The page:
Yes, you read that right; this is my new project. Lots of people can tell you which 100, or 1000, or one million for that matter, mysteries to read before you die. I, on the other hand, have spent my life shovelling down mysteries that rightly should be beneath your notice, just so I can spare you by failing to recommend them. I am uniquely qualified to pontificate on which mysteries you should most sedulously avoid, and my biggest problem is going to be keeping it to a mere 100 mystery novels that you should die before you read.
I have to say that you, Dear Reader, brought this upon yourself. It is amply clear to me from the statistics of this blog that you like me best and pass me around the most when I am bitchy and crabby, unpleasant, hard to please and acidulous. When I actually like something disliked by most, such as when I sat through the one-starred Battleship and found things upon which to favourably comment, you are uniform in your disdain. In short,you’ve come for the bitch and I have to say it is not a terrible strain to try to engage you in that way.
It occurs to me, though, that even deliberate cruelty should have boundaries. Although it can occasionally be amusing to tear to shreds a poorly-written piece of genre fiction whose target audience is about as far from me personally as possible, the ability to inform, instruct, or merely provoke discussion always takes second place to the beyotch in this sort of writing exercise. I have found that it doesn’t really amuse me to write that sort of thing, in the long run. Truly this sort of effort should be saved for a target that has adherents who are prepared to support the merits of my target. Fish in barrels may tempt me to their shooting, but I hope to rise above that and take on more worthy targets. Ideally at least one person per discussion will pause to wipe the froth from his/her mouth before taking to the keyboard to threaten fatwa should I fail to take back what I said about Ste. Dorothy L., or St. Arthur Conan. Bring it, bitch, but be sure to show your work, as the teachers say.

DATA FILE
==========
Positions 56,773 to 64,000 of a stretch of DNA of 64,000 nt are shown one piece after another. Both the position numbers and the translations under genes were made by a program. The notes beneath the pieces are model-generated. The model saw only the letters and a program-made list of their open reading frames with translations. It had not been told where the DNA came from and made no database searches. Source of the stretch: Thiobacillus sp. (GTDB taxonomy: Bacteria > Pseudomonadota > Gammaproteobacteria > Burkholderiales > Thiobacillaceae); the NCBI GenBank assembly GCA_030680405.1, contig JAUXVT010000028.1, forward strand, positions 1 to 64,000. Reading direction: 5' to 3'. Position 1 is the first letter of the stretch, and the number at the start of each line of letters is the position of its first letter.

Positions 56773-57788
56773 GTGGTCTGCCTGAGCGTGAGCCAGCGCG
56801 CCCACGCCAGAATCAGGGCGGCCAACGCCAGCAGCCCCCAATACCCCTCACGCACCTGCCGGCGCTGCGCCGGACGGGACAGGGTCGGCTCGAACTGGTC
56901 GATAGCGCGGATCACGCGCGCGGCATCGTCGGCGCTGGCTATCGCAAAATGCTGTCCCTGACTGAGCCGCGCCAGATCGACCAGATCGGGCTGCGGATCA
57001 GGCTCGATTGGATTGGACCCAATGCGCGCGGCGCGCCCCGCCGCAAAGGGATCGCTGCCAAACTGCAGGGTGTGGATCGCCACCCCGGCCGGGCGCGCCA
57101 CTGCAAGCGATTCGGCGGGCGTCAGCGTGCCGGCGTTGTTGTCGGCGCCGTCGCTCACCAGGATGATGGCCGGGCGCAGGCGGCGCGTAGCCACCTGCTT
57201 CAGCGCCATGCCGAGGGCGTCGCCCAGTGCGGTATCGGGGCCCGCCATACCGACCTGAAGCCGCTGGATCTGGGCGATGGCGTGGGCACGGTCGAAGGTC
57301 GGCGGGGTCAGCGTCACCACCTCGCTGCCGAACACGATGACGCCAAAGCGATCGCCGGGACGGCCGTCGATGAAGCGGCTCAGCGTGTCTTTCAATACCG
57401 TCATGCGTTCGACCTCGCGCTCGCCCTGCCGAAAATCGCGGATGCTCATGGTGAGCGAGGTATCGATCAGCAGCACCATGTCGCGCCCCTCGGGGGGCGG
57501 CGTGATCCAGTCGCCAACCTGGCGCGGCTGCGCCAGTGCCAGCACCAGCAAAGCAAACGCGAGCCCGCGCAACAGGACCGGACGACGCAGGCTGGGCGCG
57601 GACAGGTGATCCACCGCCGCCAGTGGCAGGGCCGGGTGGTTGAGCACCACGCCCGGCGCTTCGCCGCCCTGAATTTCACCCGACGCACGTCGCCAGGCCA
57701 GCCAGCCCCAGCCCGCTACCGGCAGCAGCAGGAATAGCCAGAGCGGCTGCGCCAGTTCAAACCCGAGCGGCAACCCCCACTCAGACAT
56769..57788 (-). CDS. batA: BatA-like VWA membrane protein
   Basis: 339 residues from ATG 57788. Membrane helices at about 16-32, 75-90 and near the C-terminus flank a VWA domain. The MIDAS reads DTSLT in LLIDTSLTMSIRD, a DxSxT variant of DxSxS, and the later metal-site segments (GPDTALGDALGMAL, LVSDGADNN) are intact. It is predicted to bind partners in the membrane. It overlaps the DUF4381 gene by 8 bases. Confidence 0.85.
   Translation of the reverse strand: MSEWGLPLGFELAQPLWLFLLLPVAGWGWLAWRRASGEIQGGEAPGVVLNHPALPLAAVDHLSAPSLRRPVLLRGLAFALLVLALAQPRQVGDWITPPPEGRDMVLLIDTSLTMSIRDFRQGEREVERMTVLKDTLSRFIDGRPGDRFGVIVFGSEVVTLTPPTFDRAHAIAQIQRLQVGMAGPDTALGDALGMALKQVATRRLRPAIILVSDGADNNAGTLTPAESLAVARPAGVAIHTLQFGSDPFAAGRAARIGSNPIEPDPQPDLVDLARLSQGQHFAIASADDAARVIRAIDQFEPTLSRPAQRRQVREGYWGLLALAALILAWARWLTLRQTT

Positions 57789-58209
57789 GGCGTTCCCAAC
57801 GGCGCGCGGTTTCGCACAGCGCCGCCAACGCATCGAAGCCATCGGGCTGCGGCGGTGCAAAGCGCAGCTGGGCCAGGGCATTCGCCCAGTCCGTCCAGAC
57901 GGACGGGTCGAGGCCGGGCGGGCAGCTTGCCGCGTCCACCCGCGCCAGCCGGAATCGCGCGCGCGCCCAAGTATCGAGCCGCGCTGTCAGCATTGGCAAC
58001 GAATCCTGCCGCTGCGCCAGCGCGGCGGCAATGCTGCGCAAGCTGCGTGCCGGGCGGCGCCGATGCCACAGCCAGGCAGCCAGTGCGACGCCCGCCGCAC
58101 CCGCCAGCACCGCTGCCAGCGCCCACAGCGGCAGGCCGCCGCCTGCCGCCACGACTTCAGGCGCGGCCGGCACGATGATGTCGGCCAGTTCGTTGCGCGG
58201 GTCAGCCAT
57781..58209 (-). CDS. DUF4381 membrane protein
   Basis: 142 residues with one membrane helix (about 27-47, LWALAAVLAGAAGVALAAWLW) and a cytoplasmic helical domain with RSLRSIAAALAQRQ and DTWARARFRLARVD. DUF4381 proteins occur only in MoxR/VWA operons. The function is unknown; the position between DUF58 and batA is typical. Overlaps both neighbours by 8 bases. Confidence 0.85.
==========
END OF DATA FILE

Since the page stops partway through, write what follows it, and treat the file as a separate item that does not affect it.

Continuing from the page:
Sometimes I think it is most likely the worst book of a good writer that will attract my attention; in a way, an easy target, but at the same time it means that I have to know the others well and be able to speak of the oeuvre instead of the period. There are a couple of books that I think are quite overrated and could use a fresh eye but it means I’ll have to read them again, which might be a deterrent.
I’m away from home at the moment and away from my reference library. Although I could certainly pick a target or two and start working on them, I’m the type of person who needs to confirm the smaller details. And I would never try to review a book without having a copy of it at hand and all I have is good books (or non-mysteries, for the most part). Any mystery I choose to eviscerate will have to wait until I return, at least a week.
So I thought I would put the word out to my few regular readers and, for once, ask for some feedback rather than avoiding it. What books do you think would be entitled to be in the category of “die before you read”? What criteria do you think I should use to judge these books? And what do you think would make this exercise useful as well as fun?
If inspiration doesn’t strike you, I’m considering as a potential target The Last Woman In His Life, by Ellery Queen (1970). Wikipedia tells me that it is not one of the ghostwritten Queens so it is fair game. And isn’t it interesting that the worst Queen should also have been accompanied by the worst design in every incarnation I’ve ever seen? My only qualm is that 1971’s A Fine and Private Place is very nearly equally ghastly and if you think it is worse, I’d be hard-pressed to deny it. I’d rather entries in this project were unambiguously awful and it seems unfair to single out two from the same author.
So, big ol’ Queen, or what’s your suggestion? Oh, and one last question — should I include films? Or is that a separate project?